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Library's Friends Board Must Get House In Order

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Donated by the Ann Arbor News. © The Ann Arbor News.
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Laurel R. Champion | Publisher

Ed Petykiewicz | Editor

Mary Morgan | Opinion Editor

Library's Friends board must get house in order

Other nonprofits can learn from misstep

Being on a nonprofit board is hard work and a serious responsibility.

At least, it should be.

The importance of board work and oversight became clear this month when the book shop at the Ann Arbor library closed because of bookkeeping issues at the Friends of the Ann Arbor District Library.

Volunteers for the Friends donate their time to work at the popular shop, located at the district library’s main branch downtown. The nonprofit group, formed in 1953 in response to a budget crunch, raises about $90,000 annually for the library.

Friends board members are not elected by voters, as members of the library board are. As volunteers, they give their time and energy to serve the public, the kind of community service we admire and respect. But in this case, it seems they weren’t paying close attention to their financial and legal responsibilities.

Friends lost its official nonprofit designation in 2003, when it failed to file required paperwork with the state. It hadn’t filed an annual report since 2000, and hasn’t been audited since about that same time.

That all came to light when a donor gave $10,000 to the group early this year.

Kurt Allshouse sent the contribution to Friends to honor his mother, Virginia “Tink” Allshouse, who was a former board president. The check was cashed, but Allshouse wasn’t able to get the required IRS form he needed from the nonprofit, despite repeated attempts.

“If they couldn’t execute a tax letter, could they put the contribution to a meaningful use?” he told The News.

Fed up with how this was being handled, Allshouse finally called library Director Josie Parker and asked for the donation to be returned.

That got the attention of Parker and the library board as well, which feared the situation could tarnish the library’s reputation.

At a Sept. 8 meeting, Friends board President Bill Finch took responsibility and resigned. At the same meeting - and at a subsequent meeting this week - Parker laid out a list of requirements that the group must meet before its volunteers can re-open the shop, its main fundraising source. The requirements focus on both setting up the nonprofit’s internal structure, such as resecuring nonprofit status, completing financial audits and electing a full slate of officers.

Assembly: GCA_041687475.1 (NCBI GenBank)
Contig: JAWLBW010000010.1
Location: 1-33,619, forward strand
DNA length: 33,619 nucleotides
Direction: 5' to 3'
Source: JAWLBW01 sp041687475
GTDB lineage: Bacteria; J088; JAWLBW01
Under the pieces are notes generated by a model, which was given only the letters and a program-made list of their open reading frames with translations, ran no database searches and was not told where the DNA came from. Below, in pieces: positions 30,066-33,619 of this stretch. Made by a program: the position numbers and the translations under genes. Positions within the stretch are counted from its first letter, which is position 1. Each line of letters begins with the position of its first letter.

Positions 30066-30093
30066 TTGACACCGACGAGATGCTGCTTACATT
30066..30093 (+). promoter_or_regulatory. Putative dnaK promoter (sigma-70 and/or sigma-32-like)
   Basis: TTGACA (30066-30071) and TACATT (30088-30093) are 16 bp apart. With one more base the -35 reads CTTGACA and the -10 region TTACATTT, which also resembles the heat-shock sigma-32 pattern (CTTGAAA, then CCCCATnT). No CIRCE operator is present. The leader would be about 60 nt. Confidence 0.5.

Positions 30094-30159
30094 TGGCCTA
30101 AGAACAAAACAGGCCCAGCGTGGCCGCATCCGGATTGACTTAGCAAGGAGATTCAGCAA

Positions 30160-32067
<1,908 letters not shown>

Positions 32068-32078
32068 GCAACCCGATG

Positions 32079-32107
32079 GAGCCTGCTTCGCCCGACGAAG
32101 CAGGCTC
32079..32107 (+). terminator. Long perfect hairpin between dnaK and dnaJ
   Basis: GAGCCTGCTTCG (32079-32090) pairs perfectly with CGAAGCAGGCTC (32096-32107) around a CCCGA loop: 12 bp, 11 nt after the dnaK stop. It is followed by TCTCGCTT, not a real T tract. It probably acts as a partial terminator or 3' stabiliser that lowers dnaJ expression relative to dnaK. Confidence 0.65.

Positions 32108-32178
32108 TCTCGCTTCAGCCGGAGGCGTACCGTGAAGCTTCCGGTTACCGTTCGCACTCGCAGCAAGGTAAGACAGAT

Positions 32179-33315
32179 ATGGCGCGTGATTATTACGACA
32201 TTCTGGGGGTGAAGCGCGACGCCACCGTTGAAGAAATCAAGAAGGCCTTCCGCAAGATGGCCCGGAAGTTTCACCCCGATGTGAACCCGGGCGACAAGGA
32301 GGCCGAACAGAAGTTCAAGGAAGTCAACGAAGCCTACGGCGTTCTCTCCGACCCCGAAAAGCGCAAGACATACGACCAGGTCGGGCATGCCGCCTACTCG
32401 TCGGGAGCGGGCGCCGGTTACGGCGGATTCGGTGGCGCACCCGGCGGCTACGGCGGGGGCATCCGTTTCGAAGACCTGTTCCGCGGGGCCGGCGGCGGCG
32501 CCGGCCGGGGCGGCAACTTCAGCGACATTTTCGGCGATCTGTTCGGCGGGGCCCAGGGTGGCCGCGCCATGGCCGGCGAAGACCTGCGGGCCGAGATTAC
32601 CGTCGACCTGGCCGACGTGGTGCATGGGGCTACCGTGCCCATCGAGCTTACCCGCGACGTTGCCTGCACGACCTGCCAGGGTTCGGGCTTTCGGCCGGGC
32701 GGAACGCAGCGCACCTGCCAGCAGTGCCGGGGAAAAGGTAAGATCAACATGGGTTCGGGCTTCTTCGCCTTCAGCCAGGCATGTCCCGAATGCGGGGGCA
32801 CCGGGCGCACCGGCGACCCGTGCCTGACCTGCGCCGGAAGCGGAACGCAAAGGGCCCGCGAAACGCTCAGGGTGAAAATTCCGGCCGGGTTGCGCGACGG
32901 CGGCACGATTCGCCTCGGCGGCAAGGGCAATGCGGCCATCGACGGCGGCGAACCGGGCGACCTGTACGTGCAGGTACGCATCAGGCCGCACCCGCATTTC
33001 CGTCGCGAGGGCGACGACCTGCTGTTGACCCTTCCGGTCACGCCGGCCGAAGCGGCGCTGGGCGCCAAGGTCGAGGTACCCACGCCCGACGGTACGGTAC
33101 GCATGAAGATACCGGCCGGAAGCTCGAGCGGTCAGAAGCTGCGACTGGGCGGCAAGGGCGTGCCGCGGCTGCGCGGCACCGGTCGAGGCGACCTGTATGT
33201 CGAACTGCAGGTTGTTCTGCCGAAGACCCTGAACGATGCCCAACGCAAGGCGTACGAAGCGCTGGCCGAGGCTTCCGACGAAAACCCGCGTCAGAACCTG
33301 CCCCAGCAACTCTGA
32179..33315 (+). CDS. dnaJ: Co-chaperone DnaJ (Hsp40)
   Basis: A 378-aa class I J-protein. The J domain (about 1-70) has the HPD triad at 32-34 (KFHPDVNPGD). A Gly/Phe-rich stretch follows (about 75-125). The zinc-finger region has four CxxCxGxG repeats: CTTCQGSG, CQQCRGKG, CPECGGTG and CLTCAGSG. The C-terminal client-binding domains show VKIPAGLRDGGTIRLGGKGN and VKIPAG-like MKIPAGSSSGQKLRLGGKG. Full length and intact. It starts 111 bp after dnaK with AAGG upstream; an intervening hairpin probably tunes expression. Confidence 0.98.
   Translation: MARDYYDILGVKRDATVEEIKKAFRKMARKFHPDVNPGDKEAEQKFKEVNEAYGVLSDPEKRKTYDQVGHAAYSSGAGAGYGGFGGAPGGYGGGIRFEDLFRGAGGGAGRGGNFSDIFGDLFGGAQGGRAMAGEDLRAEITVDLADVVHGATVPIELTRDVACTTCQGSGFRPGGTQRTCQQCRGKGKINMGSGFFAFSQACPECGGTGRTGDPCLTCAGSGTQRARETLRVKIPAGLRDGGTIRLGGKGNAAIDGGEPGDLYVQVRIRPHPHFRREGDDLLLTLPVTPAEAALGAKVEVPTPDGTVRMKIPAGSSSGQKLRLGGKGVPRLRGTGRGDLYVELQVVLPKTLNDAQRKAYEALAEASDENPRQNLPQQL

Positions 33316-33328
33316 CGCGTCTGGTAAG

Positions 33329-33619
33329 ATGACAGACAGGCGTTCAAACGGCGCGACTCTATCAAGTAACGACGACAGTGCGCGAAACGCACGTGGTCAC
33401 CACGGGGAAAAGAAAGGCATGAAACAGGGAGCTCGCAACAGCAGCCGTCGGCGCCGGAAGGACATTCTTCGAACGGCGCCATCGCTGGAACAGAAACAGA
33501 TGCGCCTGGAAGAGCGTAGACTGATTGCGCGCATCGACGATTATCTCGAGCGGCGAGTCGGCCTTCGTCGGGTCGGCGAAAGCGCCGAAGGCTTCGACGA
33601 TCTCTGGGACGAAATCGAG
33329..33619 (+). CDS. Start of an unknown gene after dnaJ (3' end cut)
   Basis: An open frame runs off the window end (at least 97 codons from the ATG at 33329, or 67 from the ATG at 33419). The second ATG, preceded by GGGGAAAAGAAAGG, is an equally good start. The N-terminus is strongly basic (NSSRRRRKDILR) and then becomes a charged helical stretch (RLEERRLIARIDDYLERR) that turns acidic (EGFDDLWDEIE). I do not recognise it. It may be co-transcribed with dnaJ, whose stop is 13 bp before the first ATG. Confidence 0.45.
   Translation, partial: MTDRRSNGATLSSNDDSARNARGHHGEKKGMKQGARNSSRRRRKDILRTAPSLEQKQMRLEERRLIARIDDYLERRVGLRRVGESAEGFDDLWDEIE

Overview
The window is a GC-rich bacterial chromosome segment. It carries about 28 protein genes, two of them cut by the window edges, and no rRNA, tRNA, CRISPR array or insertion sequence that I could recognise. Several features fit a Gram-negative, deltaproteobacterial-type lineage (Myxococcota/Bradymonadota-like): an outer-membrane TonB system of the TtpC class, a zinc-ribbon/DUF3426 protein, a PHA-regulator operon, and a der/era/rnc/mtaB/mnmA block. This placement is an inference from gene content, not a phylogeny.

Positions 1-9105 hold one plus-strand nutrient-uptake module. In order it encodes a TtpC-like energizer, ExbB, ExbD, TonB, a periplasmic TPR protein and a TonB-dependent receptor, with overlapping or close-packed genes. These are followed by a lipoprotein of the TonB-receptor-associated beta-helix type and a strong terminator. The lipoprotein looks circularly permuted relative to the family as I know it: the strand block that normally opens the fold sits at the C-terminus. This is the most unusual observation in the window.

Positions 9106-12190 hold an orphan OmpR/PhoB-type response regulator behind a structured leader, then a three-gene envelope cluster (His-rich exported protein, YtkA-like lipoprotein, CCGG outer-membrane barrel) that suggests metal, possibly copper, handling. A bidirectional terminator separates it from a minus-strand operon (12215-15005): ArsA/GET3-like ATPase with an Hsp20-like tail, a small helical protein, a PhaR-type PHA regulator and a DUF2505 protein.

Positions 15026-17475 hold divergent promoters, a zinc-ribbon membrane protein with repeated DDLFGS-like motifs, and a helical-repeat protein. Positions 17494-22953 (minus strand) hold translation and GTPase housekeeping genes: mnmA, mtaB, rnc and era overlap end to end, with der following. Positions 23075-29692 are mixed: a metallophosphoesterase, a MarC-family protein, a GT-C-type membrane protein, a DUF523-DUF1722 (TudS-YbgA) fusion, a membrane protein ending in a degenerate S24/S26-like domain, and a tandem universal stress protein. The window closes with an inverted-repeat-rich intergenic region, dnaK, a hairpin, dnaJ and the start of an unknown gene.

Perhaps more significantly, the measures would put the nonprofit at arm’s length from the library. The Friends previously had a page on the library’s Web site. That’s been taken down, and now the nonprofit will be required to pay for and operate its own site. They’ll also have to pay rent for the shop, although they’ll be charged less than market rate.

Parker and the library board were verbally spanked at both meetings by former board president Bob Gunn, who called the library’s stipulations punitive, legalistic and “overly careful.”

There are no allegations of illegal activity. But this is serious business -remember that a $10,000 donation was withdrawn - and a cautious approach is warranted.

No doubt, the Friends are devoted volunteers who are committed to the success of the library. That doesn’t excuse the responsibility they have to keep their financial and organizational house in order.

We’re confident they can reach this goal. There are local resources that can help - most notably the Ann Arbor-based Nonprofit Enterprise at Work, known as the NEW Center, which helps train nonprofit leaders.

Although the Friends are a well-established group, their board is clearly in a transitional phase, one that many nonprofit boards experience. We hope this painful episode can be a lesson to other groups who might find themselves in a similar situation - or who need to take a closer look at their organization to see if they are.

Meanwhile, Parker and the library board are right to set rigorous criteria for this affiliated group, as difficult as it may be for a volunteer organization to comply. There’s certainly no malice involved - just an understanding of the appropriate measures needed to ensure the public’s trust. A public who gives their dollars as donations to the Friends and their taxes to the library, and who has the right to expect the group will be managed responsibly.